Ada is a modern programming language designed for large, long-lived applications – and embedded systems in particular – where reliability and efficiency are essential. It was originally developed in the early 1980s (this version is generally known as Ada 83) by a team led by Dr. Jean Ichbiah at CII-Honeywell-Bull in France. The language was revised and enhanced in an upward compatible fashion in the early 1990s, under the leadership of Mr. Tucker Taft from Intermetrics in the U.S. The resulting language, Ada 95, was the first internationally standardized (ISO) Object-Oriented Language. Under the auspices of ISO, a further (minor) revision was completed as an amendment to the standard; this version of the language is known as Ada 2005. Work is currently in progress on some additional features (including support for program anotations) and is expected to be completed in 2012.
The name “Ada” is not an acronym; it was chosen in honor of Augusta Ada Lovelace (1815-1852), a mathematician who is sometimes regarded as the world’s first programmer because of her work with Charles Babbage. She was also the daughter of the poet Lord Byron.
Ada is seeing significant usage worldwide in high-integrity / safety-critical / high-security domains including commercial and military aircraft avionics, air traffic control, railroad systems, and medical devices. With its embodiment of modern software engineering principles Ada is an excellent teaching language for both introductory and advanced computer science courses, and it has been the subject of significant university research especially in the area of real-time technologies.
AdaCore has a long history and close connection with the Ada programming language. Company members worked on the original Ada 83 design and review, played key roles in the Ada 95 project and Ada 2005 effort, and continue to be deeply involved with the Ada 2012 revision process. The initial GNAT compiler was essential to the growth of Ada 95; it was delivered at the time of the language’s standardization, thus guaranteeing that users would have a quality implementation for transitioning to Ada 95 from Ada 83 or other languages.
Ada is multi-faceted. From one perspective it is a classical stack-based general-purpose language, not tied to any specific development methodology. It has a simple syntax, structured control statements, flexible data composition facilities, strong type checking, traditional features for code modularization (“subprograms”), and a mechanism for detecting and responding to exceptional run-time conditions (“exception handling”).
But it also includes much more:
Unlike languages based on C syntax (such as C++, Java, and C#), Ada allows the programmer to simply and explicitly specify the range of values that are permitted for variables of scalar types (integer, floating-point, fixed-point, or enumeration types). The attempted assignment of an out-of-range value causes a run-time error. The ability to specify range contraints makes programmer intent explicit and makes it easier to detect a major source of coding and user input errors.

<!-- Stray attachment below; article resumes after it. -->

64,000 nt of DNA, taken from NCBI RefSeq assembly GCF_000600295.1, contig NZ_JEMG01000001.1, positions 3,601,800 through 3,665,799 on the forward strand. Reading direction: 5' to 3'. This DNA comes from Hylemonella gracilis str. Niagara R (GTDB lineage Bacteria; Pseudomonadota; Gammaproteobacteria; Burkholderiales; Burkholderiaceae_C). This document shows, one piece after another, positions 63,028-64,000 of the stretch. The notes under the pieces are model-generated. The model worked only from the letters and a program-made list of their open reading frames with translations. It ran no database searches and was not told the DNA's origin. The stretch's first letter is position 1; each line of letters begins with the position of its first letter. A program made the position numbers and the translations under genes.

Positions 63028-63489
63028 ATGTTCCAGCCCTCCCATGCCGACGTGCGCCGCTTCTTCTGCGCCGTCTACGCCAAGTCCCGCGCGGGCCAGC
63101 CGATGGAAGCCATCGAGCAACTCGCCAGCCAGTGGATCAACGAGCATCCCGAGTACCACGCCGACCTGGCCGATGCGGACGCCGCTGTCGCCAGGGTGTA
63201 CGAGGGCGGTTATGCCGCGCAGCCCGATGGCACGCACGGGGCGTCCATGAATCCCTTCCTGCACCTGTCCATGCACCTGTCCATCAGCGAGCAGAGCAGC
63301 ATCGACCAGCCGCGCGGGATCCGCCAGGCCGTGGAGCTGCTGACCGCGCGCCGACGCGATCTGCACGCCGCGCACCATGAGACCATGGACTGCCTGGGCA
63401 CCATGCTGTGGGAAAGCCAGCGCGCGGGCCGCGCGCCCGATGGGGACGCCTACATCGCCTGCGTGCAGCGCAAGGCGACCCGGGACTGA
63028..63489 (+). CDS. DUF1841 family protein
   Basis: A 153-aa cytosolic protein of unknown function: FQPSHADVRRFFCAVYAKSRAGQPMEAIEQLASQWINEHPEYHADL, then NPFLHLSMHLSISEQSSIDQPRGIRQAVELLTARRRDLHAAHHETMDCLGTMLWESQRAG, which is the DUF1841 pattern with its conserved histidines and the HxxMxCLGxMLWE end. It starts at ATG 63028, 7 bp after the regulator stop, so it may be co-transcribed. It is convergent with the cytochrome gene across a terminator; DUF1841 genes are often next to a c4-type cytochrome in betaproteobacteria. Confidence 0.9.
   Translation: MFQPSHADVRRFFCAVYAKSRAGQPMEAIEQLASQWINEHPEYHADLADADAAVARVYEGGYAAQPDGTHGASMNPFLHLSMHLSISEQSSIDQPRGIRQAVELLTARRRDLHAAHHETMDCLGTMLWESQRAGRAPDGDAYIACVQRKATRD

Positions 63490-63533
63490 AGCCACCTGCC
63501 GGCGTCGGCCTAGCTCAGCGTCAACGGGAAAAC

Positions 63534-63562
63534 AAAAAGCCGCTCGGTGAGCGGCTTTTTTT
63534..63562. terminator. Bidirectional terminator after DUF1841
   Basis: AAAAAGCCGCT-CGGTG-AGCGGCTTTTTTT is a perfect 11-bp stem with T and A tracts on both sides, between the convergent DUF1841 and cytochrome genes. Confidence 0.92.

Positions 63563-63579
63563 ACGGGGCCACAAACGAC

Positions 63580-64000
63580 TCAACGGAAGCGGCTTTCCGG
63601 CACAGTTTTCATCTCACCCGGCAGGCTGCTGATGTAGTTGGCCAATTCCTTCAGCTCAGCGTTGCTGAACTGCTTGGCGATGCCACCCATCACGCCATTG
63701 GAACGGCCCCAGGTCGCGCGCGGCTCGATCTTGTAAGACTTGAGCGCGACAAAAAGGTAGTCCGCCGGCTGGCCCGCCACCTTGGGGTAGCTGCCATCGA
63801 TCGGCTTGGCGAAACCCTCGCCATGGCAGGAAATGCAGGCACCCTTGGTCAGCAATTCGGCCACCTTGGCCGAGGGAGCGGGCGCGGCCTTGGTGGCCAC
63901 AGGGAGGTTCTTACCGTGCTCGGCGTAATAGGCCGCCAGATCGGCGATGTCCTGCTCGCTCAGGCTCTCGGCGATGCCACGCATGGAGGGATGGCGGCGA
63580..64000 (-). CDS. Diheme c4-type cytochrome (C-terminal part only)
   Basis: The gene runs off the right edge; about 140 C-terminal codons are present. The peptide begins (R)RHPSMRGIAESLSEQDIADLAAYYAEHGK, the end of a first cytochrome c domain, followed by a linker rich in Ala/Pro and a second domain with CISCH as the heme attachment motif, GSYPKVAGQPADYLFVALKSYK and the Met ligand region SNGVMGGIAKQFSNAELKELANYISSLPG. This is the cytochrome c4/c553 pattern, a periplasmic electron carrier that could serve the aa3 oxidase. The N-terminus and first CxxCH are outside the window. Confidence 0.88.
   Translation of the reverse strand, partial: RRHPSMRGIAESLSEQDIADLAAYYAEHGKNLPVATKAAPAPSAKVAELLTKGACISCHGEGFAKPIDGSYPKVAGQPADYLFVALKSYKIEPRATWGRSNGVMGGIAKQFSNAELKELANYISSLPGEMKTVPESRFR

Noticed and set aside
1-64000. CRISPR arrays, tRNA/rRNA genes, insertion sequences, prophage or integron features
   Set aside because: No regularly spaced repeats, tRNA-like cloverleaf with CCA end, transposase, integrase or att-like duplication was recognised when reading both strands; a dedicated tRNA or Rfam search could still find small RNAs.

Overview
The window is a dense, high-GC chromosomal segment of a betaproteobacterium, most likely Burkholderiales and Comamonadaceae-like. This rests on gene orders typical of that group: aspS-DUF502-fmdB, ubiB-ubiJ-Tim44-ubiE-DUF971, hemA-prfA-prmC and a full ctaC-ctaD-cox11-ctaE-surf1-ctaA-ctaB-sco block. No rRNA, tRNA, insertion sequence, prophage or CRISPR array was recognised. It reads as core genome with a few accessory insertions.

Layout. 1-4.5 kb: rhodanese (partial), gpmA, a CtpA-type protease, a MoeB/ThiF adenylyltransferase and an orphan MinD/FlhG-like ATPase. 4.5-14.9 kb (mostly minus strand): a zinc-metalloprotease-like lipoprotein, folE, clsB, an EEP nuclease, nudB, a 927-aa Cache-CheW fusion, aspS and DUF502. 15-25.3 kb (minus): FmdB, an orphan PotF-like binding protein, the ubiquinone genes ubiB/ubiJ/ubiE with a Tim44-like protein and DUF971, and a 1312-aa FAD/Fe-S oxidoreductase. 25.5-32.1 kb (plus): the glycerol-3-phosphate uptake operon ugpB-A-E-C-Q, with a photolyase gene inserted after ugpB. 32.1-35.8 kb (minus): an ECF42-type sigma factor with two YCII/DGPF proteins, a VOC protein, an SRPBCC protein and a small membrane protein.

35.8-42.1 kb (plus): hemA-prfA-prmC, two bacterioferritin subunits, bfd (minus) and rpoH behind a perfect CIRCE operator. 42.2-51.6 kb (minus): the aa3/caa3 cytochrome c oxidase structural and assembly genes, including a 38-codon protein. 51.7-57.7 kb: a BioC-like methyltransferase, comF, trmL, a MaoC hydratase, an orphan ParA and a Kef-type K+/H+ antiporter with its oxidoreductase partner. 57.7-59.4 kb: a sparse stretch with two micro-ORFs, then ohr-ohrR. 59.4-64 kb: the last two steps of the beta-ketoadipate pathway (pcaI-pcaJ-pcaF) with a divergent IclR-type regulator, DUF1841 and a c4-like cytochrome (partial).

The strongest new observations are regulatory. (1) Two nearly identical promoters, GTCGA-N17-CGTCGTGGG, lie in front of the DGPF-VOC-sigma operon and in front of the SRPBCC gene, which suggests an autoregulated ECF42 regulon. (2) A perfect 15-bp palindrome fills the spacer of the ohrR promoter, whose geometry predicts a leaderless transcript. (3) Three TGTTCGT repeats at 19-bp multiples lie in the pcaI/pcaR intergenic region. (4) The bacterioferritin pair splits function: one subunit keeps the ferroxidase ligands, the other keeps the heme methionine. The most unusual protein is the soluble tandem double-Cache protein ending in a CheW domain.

Programming in the large
The original Ada 83 design introduced the package construct, a feature that supports encapsulation (“information hiding”) and modularization, and that allows the developer to control the namespace that is accessible within a given compilation unit. Ada 95 introduced the concept of “child units,” adding considerably flexibility and easing the design of very large systems. Ada 2005 extended the language’s modularization facilities by allowing mutual references between package specifications, thus making it easier to interface with languages such as Java.
A key to reusable components is a mechanism for parameterizing modules with respect to data types and other program entities, for example a stack package for an arbitrary element type. Ada meets this requirement through a facility known as “generics”; since the parameterization is done at compile time, run-time performance is not penalized.
Object-Oriented Programming (OOP)
Ada 83 was object-based, allowing the partitioning of a system into modules corresponding to abstract data types or abstract objects. Full OOP support was not provided since, first, it seemed not to be required in the real-time domain that was Ada’s primary target, and, second, the apparent need for automatic garbage collection in an OO language would have interfered with predictable and efficient performance.
However, large real-time systems often have components such as GUIs that do not have real-time constraints and that could be most effectively developed using OOP features. In part for this reason, Ada 95 supplies comprehensive support for OOP, through its “tagged type” facility: classes, polymorphism, inheritance, and dynamic binding. Ada 95 does not require automatic garbage collection but rather supplies definitional features allowing the developer to supply type-specific storage reclamation operations (“finalization”). Ada 2005 provided additional OOP features including Java-like interfaces and traditional operation invocation notation.